Bearing Down Broken

rock climber's hands. sandia mountains, albuquerque, new mexico.

We often come to our discipleship broken. We can’t pretend otherwise. We’re a bundle of inconsistencies, surrounded by fear and hubris. But the Lord is calling us to follow Him.

I’m convinced that the mentally ill, the rascal, and the loser are already half-way to repentance. We have nothing to offer anyone. And in quiet moments we understand our issues. We know we aren’t prime discipleship material.

“Brothers and sisters, think of what you were when you were called. Not many of you were wise by human standards; not many were influential; not many were of noble birth. 27 But God chose the foolish things of the world to shame the wise; God chose the weak things of the world to shame the strong. 28 God chose the lowly things of this world and the despised things—and the things that are not—to nullify the things that are,”

1 Corinthians 1:26-28, NIV

Honestly, I’m just one of the foolish ways God shares His love. I make no claim to perfection. I’m throughly inconsistent. And I wish it was different.

“But God chose,” and we are the chosen. We’ve the ones selected to “shame the wise;” we are called to “shame the strong.” It seems that this is more than we can handle. We are not wired for this.

The Holy Spirit comes to fill us, and when we are full we can do this. We activate the cross and humble our pride– and doing this just makes me available for Him to use, as He sees fit.

You stand in an unbroken line; centuries of believers have proceeded you. You were called to the kingdom “for such a time as this” (Esther 4:14). We are right where God has determined for us to be. Chosen for this very moment.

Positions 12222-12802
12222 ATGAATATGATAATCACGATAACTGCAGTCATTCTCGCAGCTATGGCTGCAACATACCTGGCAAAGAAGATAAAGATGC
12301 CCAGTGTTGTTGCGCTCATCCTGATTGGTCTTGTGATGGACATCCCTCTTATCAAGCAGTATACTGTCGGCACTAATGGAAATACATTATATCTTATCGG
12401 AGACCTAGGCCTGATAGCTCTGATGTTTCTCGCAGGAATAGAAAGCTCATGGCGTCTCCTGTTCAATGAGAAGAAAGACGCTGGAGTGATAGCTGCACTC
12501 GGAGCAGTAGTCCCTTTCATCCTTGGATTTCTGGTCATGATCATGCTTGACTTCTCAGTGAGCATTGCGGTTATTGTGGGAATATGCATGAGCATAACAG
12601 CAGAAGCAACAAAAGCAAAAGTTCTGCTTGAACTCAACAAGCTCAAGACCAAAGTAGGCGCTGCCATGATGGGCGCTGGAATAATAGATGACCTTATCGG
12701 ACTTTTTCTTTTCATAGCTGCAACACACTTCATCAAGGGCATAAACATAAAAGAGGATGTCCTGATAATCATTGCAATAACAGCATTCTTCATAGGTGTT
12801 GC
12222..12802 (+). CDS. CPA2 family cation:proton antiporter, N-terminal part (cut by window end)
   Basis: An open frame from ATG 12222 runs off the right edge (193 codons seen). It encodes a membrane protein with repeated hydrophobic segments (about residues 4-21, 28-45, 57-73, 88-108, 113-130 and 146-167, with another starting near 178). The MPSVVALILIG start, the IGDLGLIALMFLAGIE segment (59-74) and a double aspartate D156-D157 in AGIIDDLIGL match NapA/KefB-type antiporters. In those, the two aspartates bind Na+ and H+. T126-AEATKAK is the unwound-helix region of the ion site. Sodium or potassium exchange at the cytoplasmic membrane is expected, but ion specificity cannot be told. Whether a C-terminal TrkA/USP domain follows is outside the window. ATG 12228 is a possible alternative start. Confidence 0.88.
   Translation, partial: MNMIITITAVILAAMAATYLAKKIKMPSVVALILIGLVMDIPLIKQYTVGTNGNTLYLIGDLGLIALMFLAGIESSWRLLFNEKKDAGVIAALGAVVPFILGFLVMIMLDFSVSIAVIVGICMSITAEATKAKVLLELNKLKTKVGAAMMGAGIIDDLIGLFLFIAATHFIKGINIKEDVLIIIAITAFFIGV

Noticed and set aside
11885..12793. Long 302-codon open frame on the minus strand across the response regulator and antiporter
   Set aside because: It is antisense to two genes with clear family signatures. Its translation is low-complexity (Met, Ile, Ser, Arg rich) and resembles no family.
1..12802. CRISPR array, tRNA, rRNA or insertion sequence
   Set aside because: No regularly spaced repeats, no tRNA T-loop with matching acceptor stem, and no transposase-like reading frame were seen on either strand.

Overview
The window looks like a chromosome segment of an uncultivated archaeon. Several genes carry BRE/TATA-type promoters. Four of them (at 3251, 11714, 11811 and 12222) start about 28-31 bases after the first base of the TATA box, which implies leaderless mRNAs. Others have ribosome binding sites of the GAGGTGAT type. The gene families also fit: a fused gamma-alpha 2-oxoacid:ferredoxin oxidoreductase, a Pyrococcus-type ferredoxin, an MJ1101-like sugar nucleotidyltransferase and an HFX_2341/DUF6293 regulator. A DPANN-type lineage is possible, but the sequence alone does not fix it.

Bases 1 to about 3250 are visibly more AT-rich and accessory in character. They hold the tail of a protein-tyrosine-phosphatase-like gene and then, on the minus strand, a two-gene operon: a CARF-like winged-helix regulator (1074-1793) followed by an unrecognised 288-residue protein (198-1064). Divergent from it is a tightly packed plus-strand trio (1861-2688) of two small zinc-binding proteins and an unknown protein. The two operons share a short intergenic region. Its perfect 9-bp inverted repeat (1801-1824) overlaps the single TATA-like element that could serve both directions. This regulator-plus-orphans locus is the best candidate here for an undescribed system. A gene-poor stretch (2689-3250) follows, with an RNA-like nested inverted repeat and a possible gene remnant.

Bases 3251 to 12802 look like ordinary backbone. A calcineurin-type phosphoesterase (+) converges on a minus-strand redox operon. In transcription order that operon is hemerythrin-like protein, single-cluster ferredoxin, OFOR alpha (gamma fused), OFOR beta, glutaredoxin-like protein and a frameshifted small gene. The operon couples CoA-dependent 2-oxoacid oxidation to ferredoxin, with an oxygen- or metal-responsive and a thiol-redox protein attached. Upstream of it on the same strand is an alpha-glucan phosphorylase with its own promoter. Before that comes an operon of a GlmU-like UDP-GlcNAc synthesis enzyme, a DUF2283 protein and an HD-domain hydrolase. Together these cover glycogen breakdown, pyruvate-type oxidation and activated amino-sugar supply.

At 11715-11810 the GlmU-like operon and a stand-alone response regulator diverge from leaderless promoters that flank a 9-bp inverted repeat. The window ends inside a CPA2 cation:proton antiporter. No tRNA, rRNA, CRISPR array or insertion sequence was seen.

Weakness, or smallness are your only qualifications. The Lord uses the broken. It’s time to bear down broken. We’re waiting for you to take your place.

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3 thoughts on “Bearing Down Broken

    • Using the words “shaming the wise/ strong” is a poor choice of words, when we shame someone we break our connections with them. We need the wise and the strong it is not a bad thing to be either. What we can do is through acts of love offer them an experience of how their lack of compassion hurts us. So it increases their wisdom and strength.

      Shame means you are bad
      guilt means you did something bad.

      By making an offering of experience for compassion, the guilt can be dealt with and dropped on the side of the road. Forgiving guilty acts can increase our compassion and connection and ultimately our relationships.

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      • To the extent the wise and the strong think they don’t need God, they have done something wrong and should feel shame. These are God’s words and I don’t agree that He has chosen His words poorly. Although I do think it would be interesting to study the Greek word that was translated in 1 Corinthians as “shame” and see what the connotation of the Greed word is. Perhaps there is a deeper understanding that we miss because the idea of shame wounds our pride and seems too harsh.

        Scripture tells us we are all born with a sinful nature and our pride is, in fact, bad because it relegates God to the realm of unnecessary. One can be compassionate and still see sin and pride for what they are.

        Peace, Linda

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